Speciesism and other isms (sexism, racism, etc.)

Animal stereotypes

Animal documentaries

The natural world on film

Animal characterisations

Animal representation

Ethics and animals

Auteurs and animals (Lynch, Miyazaki, Malick, etc.)

Anthropomorphism and anthropocentrism

Animals in human society

Animals in the wild

Animals and national cinemas

Zoos on film

Send proposals to me at by 12 April (and questions to the same address at any point). I’ll get in touch with everyone who submits a proposal by 30 April.

Swimming with Sharks

Swimming with Sharks poster

It doesn’t seem too hard to me to imagine that if they thought about such things, sharks would be quite displeased by their representations in films, which tend to characterise them as prolific and demonic murderers (I wrote about this stereotype in the first post of this blog, which is here). Swimming with Sharks, the well-received 1994 satire starring an effectively hammy Kevin Spacey, does not contain any representations of sharks; it is about the brutal business of Hollywood movie production and its players, executives who embody a range of vices popularly associated with the upper echelons of big business, in particular sadism, extreme aggression and a cold obsession with getting to (or staying at) the top of the food chain. These executives are the ‘sharks’ referred to in the film’s title, the outlandishly ferocious figures who populate the offices where the main character, Guy (Frank Whaley), a nice guy with ambitions of being a screenwriter, takes a job as a personal assistant to big-time producer Buddy Ackerman (Spacey).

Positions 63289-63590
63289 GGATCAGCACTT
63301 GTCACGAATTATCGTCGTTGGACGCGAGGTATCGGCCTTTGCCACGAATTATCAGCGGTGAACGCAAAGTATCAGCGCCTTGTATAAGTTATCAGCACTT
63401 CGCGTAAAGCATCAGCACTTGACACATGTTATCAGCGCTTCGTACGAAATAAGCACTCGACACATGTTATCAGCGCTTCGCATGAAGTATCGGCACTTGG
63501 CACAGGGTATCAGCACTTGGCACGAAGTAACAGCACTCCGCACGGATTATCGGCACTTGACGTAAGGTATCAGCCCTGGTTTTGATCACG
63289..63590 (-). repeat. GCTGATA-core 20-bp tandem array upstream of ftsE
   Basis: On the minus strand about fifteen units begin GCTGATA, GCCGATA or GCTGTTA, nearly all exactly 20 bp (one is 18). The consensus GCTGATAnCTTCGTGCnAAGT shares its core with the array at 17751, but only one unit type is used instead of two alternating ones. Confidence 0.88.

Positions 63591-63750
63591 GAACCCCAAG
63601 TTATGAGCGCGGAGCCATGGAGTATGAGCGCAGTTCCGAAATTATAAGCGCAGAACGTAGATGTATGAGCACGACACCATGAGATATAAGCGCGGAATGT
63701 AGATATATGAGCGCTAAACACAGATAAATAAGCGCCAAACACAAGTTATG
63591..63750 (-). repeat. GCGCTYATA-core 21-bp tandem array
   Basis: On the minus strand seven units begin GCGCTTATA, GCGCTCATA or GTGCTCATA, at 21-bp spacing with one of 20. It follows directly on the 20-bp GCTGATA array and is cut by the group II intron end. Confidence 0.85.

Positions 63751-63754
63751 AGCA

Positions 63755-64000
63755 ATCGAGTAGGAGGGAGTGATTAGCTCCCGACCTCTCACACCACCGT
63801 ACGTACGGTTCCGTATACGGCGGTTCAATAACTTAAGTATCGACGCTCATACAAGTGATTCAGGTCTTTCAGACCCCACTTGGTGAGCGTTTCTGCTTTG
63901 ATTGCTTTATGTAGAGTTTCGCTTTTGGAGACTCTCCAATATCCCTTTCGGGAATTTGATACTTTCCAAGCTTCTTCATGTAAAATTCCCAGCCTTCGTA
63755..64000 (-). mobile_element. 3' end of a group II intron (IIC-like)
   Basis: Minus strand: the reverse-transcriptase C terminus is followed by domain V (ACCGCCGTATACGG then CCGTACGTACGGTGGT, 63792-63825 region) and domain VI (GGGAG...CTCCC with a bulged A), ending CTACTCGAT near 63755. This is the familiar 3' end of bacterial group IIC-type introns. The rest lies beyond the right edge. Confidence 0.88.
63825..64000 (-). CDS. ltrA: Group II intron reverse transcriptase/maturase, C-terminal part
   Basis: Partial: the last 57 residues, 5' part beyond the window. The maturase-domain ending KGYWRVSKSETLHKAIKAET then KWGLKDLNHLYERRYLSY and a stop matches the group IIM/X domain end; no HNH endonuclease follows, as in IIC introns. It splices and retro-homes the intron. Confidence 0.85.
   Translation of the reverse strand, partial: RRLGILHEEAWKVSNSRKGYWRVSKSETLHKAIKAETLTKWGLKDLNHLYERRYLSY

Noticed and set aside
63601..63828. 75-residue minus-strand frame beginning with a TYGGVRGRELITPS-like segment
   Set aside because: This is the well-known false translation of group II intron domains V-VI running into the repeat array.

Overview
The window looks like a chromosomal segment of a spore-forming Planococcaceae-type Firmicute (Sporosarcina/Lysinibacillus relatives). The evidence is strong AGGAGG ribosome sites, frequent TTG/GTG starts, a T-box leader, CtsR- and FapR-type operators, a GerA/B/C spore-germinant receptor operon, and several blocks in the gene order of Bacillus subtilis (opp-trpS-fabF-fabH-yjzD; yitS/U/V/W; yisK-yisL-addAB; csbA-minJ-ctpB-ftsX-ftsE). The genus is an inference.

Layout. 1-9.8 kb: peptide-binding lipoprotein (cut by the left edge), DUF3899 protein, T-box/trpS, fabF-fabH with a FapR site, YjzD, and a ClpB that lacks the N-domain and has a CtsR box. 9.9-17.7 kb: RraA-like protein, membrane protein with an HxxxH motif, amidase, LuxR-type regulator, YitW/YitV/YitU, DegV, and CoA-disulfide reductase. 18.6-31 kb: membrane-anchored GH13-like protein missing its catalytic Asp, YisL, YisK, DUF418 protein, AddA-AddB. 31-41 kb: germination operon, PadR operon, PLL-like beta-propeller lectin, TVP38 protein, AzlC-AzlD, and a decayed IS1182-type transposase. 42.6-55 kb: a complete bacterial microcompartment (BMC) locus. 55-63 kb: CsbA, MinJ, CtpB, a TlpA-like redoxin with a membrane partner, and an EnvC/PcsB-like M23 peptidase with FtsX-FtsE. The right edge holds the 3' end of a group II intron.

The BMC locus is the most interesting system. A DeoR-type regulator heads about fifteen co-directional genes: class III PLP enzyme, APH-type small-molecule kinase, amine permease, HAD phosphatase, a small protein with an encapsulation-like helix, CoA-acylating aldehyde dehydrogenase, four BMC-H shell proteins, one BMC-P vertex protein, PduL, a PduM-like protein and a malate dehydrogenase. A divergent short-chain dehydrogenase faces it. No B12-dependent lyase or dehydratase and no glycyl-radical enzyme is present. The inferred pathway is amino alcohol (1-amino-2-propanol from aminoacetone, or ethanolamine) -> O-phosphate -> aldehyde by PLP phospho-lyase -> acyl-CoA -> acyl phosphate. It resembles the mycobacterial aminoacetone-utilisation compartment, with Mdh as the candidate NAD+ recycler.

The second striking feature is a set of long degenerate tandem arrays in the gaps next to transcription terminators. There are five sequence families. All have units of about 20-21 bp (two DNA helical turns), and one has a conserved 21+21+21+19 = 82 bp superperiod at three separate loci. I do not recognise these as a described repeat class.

Kevin Spacey as BuddySadism in a suit: Kevin Spacey’s movie-exec ‘shark’

The title seems, then, to belong fairly clearly to a set of usages in English in which the word ‘shark’ is a kind of shorthand for ‘immoral’ or ‘ruthless’, examples including ‘card shark’, ‘pool shark’ and just ‘shark’ (a lawyer) (1). So, would it be reasonable for sharks to also criticise humans, or human culture, for immorally drawing on a stereotype of a distinct group of living beings simply to make a particular point about the terrible behaviour of other humans? More importantly, since no shark is going to accuse us of this or of anything else, would it be reasonable for us humans to worry about such usages, assuming we were humans who cared about animals and humans’ behaviour towards them and things like that?

Perhaps we can start to get to an answer by thinking of an equivalent example from the human world. I’m pretty sure that close to no one objected to the title of Swimming with Sharks on its release, but I think most people reading this would agree that a Hollywood film about the duplicities of the banking sector called something like The Big Gyp would be in some way bad, morally. So why would we think that? I can see two main reasons. First, we might think that using the term ‘gyp’ to mean ‘cheat’ or ‘swindle’ might associate cheating or swindling with Gypsies in people’s minds and so cause them to think badly of Gypsies and be less likely to treat them justly, support their just treatment, and so on. This would seem to be a valid reason to object to the use of the term, if indeed its use did affect people in this way (you might assume that it would if you were committed to a model of language that says language determines thoughts, but perhaps the brain doesn’t work like this; perhaps it simply doesn’t take uses of the term ‘gyp’ as evidence that Gypsies are dishonest, even if it ‘knows’ that the term is a back-formation from ‘Gypsy’ (2)). Second, we might think that such a title is bad because it is offensive. This seems like a very good ground for objection. If people are offended by the term ‘gyp’ because it embodies an ethnic prejudice, then we should not use it.